Of course I did.  And I’m pleased to report that I liked it quite a damn lot; I continue to be amazed that Marvel has cranked out something like ten thousand of these movies and I haven’t seen one I disliked yet.  It’s not the best superhero movie of the year– that title belongs to Wonder Woman still, but it’s a solid effort, especially when you consider that there have been like seventeen movies just about Spider-Man in the last fifteen years or so.

Highlights: Tom Holland, Tom Holland, Tom Holland, and Tom Holland.  Also Michael Keaton.  Actually, hell, let’s be honest here: I like the entire damn cast.  There’s just enough Robert Downey Jr– I didn’t want this to have as much Iron Man in it as, say, Civil War did– and he’s got enough screen time that it’s more than a cameo but not a lot more than a cameo, if you know what I mean.  Putting Peter Parker back in high school was the right move, and Tom Holland plays young more than well enough.  Michael Keaton as the Vulture (who, note, is never actually referred to by that name) is the best villain Marvel’s put on-screen since Loki, and I actually really like how low-stakes the film is for most of its runtime; it fits Spider-Man’s role as a street-level hero.  This movie gets the character’s soul completely right, and that’s really important.

One minor gripe: this guy?

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The character’s name is supposedly Ned?  And maybe he’s supposed to be Ned Leeds, although they don’t ever use his last name, and shouldn’t Ned Leeds be a lot older than Peter anyway?  And: nah.  Fuck that.  This isn’t Ned.  This is Ganke, dammit, and I want Miles Morales in a Marvel movie.  Donald Glover plays his uncle Aaron!  He’s out there, dammit!  Quit giving me his friends under weird pseudonyms and his relatives and give me Miles Morales!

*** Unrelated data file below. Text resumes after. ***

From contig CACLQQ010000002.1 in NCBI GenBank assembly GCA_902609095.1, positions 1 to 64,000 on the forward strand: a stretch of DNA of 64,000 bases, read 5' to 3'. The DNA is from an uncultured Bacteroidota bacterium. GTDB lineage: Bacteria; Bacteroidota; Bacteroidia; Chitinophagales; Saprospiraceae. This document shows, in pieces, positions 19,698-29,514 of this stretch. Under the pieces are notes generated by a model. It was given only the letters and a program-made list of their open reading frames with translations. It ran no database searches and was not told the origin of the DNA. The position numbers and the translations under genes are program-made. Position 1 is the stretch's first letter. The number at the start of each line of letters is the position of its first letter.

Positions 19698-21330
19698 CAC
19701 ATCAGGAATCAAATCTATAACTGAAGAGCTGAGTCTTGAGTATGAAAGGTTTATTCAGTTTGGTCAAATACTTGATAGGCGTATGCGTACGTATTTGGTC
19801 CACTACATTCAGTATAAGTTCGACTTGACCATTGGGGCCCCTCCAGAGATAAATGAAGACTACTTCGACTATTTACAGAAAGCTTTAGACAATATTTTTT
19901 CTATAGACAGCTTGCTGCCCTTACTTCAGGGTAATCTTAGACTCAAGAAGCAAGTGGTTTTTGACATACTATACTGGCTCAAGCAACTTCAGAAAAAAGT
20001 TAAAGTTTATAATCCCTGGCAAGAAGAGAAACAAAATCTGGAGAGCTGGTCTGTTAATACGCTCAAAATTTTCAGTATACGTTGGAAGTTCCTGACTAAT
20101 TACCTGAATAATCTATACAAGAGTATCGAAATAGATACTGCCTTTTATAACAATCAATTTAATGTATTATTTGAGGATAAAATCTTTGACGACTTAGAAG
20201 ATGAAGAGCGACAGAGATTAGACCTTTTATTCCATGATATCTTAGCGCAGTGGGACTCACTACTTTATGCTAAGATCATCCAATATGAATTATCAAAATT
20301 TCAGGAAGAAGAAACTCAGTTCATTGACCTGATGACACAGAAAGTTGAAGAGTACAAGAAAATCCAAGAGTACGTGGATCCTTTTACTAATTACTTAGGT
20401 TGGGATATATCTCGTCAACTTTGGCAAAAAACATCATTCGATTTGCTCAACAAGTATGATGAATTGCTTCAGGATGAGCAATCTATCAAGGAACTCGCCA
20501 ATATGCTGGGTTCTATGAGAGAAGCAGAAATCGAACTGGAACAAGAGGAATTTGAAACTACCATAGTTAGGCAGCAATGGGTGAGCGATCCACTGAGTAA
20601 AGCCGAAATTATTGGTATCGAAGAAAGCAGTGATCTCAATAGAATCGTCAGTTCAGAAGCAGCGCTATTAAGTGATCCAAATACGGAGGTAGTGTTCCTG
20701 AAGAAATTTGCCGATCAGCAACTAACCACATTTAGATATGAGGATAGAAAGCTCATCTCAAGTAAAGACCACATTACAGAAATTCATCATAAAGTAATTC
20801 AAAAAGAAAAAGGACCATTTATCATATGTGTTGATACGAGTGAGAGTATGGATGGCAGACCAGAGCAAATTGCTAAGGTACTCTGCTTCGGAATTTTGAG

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I also saw this, finally.  You may remember my review of the book of The Girl With All the Gifts: I loved the hell out of it, and it ended up being my second favorite book of 2016.  I actually first heard of the book when I saw the trailer for the movie and it blew me away, and then I waited a year and a goddamn half and the damn movie either never came out in the States at all (I’ve been unable to get a solid answer on this, and believe me, I’ve looked) or got such a limited release that I was never anywhere near a theater that showed it.

Well, good news: Apple to the rescue!  I was able to rent the movie for 24 hours for just 99 cents, and if anything it’s even a bit creepier than the book was– and, remember, I loved the book.  You won’t be able to find this in theaters anywhere, but it’s absolutely worth hunting down if you have any way to stream it.  Read the book, too, while you’re at it.

RIP, Sonya Craig

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Friendship online is such an odd thing.  I have a couple of friends in my Clark Kent identity who I’ve known for damn near fifteen years and who I’ve met once and never, respectively, and I don’t have the slightest idea when those numbers might go up again. We met through the previous incarnation of this blog, over at Xanga, and at the moment I can honestly say that the only reason I’m still on Facebook is so that I can keep track of the two of them.  I have a handful of other friends who I lost track of after college and reconnected with– again, on Facebook– and for at least one of them I think we actually have a closer relationship now than we did back then.  But I never see any of them.